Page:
Discovery's final voyage to space enters the sixth day of its flight as the mission's first spacewalk concludes.
Flight day six is underway aboard the space shuttle Discovery and
the International Space Station following the wakeup call early March 1 of "Happy Together" by The Turtles, played for Mission
Specialist Steve Bowen, according to NASA. The PMM Permanent
Multipurpose Module will be moved from Discovery's cargo bay and
attached to the Earth-facing port on the Unity node.
In the evening, the crew will enter the PMM for the first time, the
space agency reported. The PMM was modified from the Leonardo
Multipurpose Logistics Module. Hardware not required for long-duration
spaceflight use was removed to reduce weight and allow more storage
area. The module's interior was modified to make panels easier to open
and close. The outside of the module was armored with a micrometeroid
mattress that lies underneath the metallic shield.
The module is 21 feet long, 15 feet in diameter and provides 2,472
additional cubic feet of pressurized volume for storage and scientific
use. The PMM is carrying 14 racks, which include the Express Rack 8
experiment rack, six resupply stowage platforms, five resupply stowage
racks and two integrated stowage platforms. Robonaut 2, the first
humanoid robot deployed into space by NASA, also is riding aboard the
Discovery spacewalkers wrapped up a six-hour, 34-minute spacewalk Feb.
28, moving a failed 800-pound ammonia pump module, installing an
extension cable and extending the rail track along the station's main
truss. Mission Specialist Al Drew and Bowen also moved a pump module
vent tool, installed a camera wedge, relocated a tool stanchion and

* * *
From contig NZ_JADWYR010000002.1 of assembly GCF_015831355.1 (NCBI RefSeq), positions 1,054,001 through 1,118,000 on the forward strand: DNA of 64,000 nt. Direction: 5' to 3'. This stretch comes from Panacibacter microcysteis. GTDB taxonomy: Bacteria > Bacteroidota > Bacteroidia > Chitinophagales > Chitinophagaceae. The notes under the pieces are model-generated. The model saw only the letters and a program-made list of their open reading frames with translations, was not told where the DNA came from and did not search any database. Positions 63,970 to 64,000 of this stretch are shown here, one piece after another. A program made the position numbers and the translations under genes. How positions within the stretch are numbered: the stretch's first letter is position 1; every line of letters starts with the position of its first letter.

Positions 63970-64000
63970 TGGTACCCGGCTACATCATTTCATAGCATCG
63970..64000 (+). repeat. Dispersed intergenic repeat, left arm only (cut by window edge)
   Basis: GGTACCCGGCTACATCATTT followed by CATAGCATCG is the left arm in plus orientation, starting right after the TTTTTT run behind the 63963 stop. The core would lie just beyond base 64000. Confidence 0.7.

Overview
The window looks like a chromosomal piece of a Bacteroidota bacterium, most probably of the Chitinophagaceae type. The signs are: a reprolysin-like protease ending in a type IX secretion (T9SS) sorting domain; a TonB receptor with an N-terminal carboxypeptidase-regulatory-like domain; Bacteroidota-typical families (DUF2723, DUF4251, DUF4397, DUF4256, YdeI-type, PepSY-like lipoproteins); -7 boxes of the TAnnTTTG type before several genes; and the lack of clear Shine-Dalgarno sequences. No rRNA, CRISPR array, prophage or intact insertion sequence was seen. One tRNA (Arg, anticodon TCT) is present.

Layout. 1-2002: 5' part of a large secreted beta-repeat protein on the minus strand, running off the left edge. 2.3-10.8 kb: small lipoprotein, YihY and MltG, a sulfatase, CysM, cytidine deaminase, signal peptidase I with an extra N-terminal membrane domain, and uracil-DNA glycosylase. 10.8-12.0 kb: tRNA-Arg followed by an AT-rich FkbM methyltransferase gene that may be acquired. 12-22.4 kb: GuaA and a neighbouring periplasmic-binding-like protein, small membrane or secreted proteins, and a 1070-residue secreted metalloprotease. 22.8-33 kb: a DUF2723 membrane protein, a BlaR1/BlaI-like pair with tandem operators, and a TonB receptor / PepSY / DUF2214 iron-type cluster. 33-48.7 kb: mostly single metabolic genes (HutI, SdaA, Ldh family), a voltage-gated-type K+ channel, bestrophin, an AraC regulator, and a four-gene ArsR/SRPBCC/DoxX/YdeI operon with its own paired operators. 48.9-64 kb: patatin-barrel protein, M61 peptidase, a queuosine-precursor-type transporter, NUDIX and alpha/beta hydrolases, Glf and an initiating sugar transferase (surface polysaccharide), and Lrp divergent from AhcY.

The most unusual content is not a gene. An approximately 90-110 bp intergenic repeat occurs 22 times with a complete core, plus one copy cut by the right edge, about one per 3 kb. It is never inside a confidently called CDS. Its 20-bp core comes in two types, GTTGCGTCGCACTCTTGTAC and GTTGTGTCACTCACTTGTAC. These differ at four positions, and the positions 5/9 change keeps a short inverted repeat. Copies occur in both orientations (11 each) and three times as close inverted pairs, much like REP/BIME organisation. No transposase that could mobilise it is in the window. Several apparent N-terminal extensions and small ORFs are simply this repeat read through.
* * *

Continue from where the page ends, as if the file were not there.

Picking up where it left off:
worked with a Japanese project to bring a bit of space back to Earth.
Mission Specialist Nicole Stott helped coach the spacewalkers from
inside the station, while Mission Specialist Michael Barratt and
station Commander Scott Kelly operated the station's Canadarm2 for the
spacewalk. Astronaut Tim Kopra, who had been scheduled to be one of the
spacewalkers himself before being hurt in a bicycle accident weeks
before launch, joined Love on console in the station flight control
The first task was to install the extension cable between the Unity and
Tranquility nodes, including work in an area that will be inaccessible
after the Leonardo Permanent Multipurpose Module is in place. Drew then
retrieved a tool to be used on March 2's spacewalk to remove ammonia
from the failed pump. Bowen installed a foot restraint on the station
arm to get ready for the module's move from the arm's mobile base to a
more permanent position on an external stowage platform near the
The astronauts then removed tether and cart stoppers along the railway
of the mobile transporter, and lengthened the track with an extension
on each rail. Near the end of the spacewalk both astronauts worked with
the Japanese "Message in a Bottle." They opened a metal canister,
autographed by astronauts, to capture a bit of the vacuum of space,
then sealed it. The canister will return on Discovery for display. The
spacewalk was the sixth for Bowen and the first for Drew. On leaving
the airlock, Drew became the 200th human to walk in space.
Nathan Eddy is Associate Editor, Midmarket, at eWEEK.com. Before joining eWEEK.com, Nate was a writer with ChannelWeb and he served as an editor at FierceMarkets. He is a graduate of the Medill School of Journalism at Northwestern University.